When I was about seven, I asked my sister to draw a picture of me because I was afraid of her reality being different from mine. "I can see this red color, for instance," I thought, "but what if she sees it fluorescent green and names it red, like me, while seeing something different."
So, in a desperate attempt to feel less anxious, I asked my sister to draw me. I was terrified with what I saw on the paper when she was finished with her picture—a pretty accurate drawing of me with my Mickey Mouse sweater and my main physical features included. I was terrified because I came to this unsolvable conclusion: no matter how accurate her drawing was, and no matter how well she performed on any match-my-color test, I would never know how her actual perception of the world was (at best, I could only imagine it, as scientists do when they tell us how many colors a cat can see or, even further, how cats sense the world).
Soon after my sister's drawing, I heard that someone had once said "I think, therefore I exist." I started living a more entertaining life, as I would no longer need to worry about how my sister or my cat saw the world, I would only need to think my own world, and they would be automatically included.
The way I see the world has been changing a lot since that interesting event, but I still think sometimes that all I can do, based on what I feel, think and sense from the world (inner and outer), is wonder. As with many problems that I've had in my life, I chose to solve the phenomenological one with entertainment—sports, video-games and words. That's why I think that almost any problem has an entertaining solution.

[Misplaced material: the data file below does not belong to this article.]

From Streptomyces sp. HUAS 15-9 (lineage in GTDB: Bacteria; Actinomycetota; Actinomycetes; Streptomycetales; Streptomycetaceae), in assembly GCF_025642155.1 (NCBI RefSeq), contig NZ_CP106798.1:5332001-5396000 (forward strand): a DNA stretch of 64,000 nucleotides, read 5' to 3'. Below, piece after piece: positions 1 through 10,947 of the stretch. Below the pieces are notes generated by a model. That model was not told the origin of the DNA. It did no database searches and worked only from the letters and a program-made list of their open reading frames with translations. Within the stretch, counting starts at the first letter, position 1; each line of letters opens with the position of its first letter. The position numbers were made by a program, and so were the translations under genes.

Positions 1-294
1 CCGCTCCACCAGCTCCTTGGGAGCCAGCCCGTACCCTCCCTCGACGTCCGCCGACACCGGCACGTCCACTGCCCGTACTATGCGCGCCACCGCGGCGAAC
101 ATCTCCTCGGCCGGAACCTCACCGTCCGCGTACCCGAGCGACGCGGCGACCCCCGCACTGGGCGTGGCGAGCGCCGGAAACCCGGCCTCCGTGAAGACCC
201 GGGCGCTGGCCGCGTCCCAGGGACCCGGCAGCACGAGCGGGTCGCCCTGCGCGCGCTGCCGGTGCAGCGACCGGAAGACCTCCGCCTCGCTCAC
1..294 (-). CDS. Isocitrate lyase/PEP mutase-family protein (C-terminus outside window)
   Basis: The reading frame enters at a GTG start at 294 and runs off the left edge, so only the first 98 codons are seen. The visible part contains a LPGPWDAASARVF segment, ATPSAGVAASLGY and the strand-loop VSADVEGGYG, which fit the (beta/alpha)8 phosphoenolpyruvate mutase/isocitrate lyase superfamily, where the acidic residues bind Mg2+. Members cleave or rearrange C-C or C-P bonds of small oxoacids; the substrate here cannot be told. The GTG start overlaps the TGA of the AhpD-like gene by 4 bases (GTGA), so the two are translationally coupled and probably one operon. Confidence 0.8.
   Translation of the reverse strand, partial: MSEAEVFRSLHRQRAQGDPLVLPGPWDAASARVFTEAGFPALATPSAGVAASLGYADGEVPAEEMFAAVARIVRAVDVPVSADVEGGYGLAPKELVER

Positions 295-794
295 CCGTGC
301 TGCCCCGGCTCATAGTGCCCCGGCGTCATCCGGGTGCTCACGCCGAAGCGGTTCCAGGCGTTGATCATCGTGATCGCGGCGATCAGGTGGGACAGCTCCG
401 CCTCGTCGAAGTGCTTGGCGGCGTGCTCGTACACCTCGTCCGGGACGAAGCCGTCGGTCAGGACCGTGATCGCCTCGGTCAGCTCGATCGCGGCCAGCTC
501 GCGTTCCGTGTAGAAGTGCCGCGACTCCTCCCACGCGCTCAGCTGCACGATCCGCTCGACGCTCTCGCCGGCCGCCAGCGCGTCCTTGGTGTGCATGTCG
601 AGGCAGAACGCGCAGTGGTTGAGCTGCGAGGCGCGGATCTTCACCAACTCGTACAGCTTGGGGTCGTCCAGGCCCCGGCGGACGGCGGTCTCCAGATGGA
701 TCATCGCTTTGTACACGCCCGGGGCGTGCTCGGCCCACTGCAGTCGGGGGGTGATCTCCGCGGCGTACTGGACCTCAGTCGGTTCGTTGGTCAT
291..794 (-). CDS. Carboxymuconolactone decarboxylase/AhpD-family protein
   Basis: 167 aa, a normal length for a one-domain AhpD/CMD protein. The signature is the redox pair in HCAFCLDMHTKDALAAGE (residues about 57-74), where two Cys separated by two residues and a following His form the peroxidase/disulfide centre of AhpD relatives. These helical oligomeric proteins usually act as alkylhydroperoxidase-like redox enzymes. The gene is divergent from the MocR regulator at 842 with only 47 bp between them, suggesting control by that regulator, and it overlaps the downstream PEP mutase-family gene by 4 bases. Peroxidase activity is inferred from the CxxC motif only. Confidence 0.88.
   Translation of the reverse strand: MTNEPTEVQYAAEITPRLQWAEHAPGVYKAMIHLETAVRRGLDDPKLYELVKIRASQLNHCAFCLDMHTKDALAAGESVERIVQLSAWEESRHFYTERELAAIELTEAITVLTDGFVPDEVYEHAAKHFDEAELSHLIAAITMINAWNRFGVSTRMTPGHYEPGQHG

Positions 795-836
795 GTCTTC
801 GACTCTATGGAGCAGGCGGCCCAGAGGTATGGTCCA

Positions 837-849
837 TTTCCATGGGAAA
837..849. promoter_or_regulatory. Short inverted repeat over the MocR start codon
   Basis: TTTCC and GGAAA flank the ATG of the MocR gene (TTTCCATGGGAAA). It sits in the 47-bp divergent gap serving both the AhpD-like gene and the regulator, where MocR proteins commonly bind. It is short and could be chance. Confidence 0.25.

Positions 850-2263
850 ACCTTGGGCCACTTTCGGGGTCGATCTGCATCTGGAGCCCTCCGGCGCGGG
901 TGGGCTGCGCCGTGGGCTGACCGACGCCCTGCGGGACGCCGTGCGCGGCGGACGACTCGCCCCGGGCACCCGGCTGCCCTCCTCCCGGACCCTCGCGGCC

Entertainment—to hold among something—holds us between the beginning and the end. I talk about entertainment that can be found not only in cheap magazines and gossip shows. Entertainment in art, in science or in technology. Touching entertainment in sports. Ever-ending entertainment in creativity. Written entertainment in books. Filmed entertainment in movies. Suspensive entertainment in questions; true entertainment in truth (if there's any) and false entertainment in fiction (if there's none). Full, transient entertainment in life.
As it might happen with my sister (or with my cat), it doesn't matter if we actually see, think, feel or sense something different when we use the word "entertainment" (or a less—for us—sophisticated meow), all that matters is to use it under the same personal conditions.
Although it may not last, I've come to an entertaining conclusion—entertainment supports almost everything we, as humans, do.